To the going-out entrance
U 12.1559: – Mind, Joe, says I. Show us the entrance out.
When tension builds up to bursting point as a result of a nasty rumour spread about Bloom by Lenehan, the nameless I-narrator of the Cyclops episode asks Joe Hynes and the other cronies in Barney Kiernan’s to “show him the entrance out”. But after imbibing three pints, he is only going to “pumpship”, rather than leave them for good.
The paradoxical phrase entrance out was not crisply coined in 1904, as it can be traced back at least to 1863:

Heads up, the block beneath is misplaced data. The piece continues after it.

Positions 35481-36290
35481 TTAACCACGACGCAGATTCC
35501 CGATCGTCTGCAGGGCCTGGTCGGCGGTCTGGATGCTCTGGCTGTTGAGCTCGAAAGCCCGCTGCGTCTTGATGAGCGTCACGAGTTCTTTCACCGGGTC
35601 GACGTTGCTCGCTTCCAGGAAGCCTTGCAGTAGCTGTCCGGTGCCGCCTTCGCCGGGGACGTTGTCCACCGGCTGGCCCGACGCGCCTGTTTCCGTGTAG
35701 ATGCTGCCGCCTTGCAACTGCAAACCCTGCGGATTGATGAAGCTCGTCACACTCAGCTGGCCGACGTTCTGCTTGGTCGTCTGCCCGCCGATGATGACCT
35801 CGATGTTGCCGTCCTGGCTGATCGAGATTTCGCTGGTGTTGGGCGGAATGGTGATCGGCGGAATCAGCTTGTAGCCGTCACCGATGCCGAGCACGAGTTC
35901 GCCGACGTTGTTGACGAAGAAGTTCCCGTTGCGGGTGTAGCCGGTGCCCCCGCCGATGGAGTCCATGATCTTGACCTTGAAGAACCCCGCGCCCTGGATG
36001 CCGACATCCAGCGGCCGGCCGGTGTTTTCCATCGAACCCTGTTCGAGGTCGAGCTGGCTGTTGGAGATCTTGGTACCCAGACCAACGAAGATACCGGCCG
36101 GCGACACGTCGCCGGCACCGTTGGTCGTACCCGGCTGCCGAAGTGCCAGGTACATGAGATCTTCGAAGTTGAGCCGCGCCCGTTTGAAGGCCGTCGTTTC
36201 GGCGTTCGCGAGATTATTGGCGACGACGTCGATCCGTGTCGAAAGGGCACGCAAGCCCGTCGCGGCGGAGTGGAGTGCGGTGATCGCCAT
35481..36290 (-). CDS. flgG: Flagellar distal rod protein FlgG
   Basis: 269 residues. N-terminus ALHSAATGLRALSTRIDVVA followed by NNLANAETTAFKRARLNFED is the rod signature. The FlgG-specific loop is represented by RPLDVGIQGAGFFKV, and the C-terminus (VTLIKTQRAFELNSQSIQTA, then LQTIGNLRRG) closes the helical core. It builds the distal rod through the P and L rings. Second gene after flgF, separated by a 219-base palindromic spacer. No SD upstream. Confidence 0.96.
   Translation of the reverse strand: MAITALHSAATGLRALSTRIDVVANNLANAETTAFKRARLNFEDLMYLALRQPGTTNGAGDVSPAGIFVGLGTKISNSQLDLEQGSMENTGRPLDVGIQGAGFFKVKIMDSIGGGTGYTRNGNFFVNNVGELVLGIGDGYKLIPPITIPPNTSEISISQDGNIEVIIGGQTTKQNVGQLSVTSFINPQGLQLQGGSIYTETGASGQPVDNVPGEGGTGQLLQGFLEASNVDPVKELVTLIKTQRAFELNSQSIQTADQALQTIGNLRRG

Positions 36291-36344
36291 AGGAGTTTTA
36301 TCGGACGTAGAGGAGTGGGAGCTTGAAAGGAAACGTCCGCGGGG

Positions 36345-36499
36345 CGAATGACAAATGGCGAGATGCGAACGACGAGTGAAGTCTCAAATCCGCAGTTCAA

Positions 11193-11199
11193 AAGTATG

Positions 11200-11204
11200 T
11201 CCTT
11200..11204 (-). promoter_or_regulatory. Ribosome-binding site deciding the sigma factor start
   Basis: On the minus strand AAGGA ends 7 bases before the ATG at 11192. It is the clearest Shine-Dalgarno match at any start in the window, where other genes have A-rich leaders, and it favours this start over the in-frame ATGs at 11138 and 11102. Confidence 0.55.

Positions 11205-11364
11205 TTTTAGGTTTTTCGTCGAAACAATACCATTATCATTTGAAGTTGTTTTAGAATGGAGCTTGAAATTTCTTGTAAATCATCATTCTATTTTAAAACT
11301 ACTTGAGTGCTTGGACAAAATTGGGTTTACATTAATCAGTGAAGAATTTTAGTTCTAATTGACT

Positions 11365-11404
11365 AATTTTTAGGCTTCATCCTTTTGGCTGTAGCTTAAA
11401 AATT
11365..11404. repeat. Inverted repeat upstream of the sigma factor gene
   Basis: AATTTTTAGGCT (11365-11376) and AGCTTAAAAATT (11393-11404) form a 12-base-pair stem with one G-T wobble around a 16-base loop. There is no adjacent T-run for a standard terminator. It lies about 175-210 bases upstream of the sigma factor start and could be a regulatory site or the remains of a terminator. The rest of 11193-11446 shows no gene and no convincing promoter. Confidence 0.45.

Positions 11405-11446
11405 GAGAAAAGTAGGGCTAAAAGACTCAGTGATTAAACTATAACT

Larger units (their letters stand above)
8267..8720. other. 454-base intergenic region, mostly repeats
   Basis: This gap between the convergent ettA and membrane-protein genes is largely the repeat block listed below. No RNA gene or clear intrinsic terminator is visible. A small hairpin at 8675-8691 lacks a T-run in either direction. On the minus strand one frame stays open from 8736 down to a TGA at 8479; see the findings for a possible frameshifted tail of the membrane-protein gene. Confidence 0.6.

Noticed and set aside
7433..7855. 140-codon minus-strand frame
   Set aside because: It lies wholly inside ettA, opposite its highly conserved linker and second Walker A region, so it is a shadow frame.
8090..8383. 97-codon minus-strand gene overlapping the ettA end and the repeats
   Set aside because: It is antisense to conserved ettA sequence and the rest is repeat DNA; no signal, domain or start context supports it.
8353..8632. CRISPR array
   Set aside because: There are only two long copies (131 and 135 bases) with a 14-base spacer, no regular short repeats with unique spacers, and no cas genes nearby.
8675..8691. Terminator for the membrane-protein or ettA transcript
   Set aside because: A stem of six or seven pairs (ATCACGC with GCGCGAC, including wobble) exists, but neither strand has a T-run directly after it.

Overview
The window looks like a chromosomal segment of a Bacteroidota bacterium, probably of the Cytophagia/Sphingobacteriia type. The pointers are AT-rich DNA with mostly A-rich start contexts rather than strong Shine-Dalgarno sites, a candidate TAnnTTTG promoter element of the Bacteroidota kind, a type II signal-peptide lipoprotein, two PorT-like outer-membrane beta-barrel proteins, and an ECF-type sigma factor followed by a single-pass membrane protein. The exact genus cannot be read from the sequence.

All the examples - including this joke from Punch,1 illustrated by Phil May - have the cliché of the naive Irishman as the originator of the phrase that Joyce picked up in the summer of 1919 in Zurich and added to his notesheets.
1 First mentioned by R.W. Dent in his carefully researched Colloquial Language in Ulysses (1994), p. 145.
Joyce's Allusions >